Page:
At first glance Night in the Woods looks like a typical cutesy 2D platformer, but it’s not really. So if you’re looking for lots of action or puzzle solving, then this is probably not for you. It’s a more game about hanging out with friends and dealing with change. A sort of interactive coming-of-age story peppered with mini-games and some exploration.

Night in the Woods centres around feisty college dropout Mae Borowski. Disillusioned and unhappy, she returns home to the small mining town of Possum Springs in a naive attempt to relive her youth and pick up where she left off with the folks she once knew. Unwilling to talk about what happened at college, all she wants to do is sleep in, chill out and hang onto to a life of aggressive aimlessness. Well, don’t we all!

Inevitably though, everyone has changed, including the town itself. Her friends have grown up and gotten jobs and partners, her parents seem older and more serious, kids treat her as just another adult now, and many of her favourite haunts have long since gone. Oh, and as the title suggests, there’s something strange happening in the woods at night.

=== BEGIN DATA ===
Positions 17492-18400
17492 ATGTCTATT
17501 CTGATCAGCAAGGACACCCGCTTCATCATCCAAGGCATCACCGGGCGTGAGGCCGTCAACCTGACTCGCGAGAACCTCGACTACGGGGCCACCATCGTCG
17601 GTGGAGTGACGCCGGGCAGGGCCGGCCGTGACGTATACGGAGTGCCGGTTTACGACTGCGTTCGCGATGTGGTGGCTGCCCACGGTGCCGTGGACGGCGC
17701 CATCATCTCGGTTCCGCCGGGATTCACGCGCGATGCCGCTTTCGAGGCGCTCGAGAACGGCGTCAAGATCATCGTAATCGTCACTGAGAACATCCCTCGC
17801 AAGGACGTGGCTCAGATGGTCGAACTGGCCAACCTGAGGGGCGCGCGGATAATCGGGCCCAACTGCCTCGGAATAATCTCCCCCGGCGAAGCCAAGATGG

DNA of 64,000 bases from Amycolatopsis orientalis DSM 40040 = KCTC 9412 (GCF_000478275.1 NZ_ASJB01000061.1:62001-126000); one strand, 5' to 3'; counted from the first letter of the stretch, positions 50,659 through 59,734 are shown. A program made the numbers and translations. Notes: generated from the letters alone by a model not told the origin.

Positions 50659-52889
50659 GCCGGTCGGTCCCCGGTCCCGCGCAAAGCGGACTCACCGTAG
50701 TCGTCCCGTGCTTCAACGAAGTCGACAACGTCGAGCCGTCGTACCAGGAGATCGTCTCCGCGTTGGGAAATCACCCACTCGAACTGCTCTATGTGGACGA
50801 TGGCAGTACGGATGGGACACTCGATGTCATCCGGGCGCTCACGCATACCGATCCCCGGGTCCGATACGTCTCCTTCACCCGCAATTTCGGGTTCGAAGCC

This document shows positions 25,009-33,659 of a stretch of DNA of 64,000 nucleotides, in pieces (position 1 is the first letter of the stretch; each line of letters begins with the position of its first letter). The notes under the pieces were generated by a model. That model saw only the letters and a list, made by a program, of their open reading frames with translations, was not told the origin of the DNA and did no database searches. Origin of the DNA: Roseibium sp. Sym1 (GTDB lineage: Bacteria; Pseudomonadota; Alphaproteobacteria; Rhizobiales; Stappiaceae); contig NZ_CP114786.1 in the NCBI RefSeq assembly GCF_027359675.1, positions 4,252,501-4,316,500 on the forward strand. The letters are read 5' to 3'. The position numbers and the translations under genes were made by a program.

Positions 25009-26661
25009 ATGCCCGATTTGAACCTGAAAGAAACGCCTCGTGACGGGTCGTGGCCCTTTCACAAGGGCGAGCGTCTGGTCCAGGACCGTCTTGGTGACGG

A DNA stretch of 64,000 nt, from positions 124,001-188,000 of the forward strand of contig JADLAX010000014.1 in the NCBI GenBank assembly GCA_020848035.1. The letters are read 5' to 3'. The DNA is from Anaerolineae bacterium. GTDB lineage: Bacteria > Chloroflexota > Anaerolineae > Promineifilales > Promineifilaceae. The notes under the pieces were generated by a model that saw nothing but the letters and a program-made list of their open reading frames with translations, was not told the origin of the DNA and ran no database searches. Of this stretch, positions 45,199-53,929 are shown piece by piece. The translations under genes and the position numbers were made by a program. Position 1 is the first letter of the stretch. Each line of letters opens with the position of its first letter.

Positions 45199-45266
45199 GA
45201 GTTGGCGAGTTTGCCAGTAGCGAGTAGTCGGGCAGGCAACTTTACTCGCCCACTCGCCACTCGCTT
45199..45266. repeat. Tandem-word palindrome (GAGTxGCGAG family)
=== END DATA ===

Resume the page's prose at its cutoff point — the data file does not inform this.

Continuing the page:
The events of the game take place over a series of quite a few days, in which you get into a kind of routine. Each afternoon (as I said, Mae is a late riser), you drag yourself out of bed, chat with friends on your laptop, say hi to mum in the kitchen, then head out in to town for some shenanigans and parkour.

She may be older and rounder, but Mae is still pretty nimble – able to balance on power lines, get up trees, walk along window ledges and leap from roof to roof, much to the annoyance to some of the locals and Aunt “Mall Cop” Molly. But then why wouldn’t you! In all its autumn glory Possum Springs is a beautifully realised 2D playground that just begs to be clambered all over. The idyllic country town is full of sloping streets, vibrant houses and lofty rooftops, with lots of picturesque sites, an underground canal, and shops and eateries with lovable quirky names like Click Clak Diner, Snack Falcon and Fat Pocket Pawn.

Populating the Springs is a large cast of lively characters who pop up just about everywhere, even on the highest of roofs and the most isolated of locations. Much of your day will be spent interacting with these guys – shooting the breeze, learning their backstories and filling in your own, and sometimes going on little side adventures together. One of my favourites being the stargazing with your old teacher, where you learn the colourfully grim myths behind the constellations. Another one is hanging out at the rail tracks with Lori and talking gory horror movies.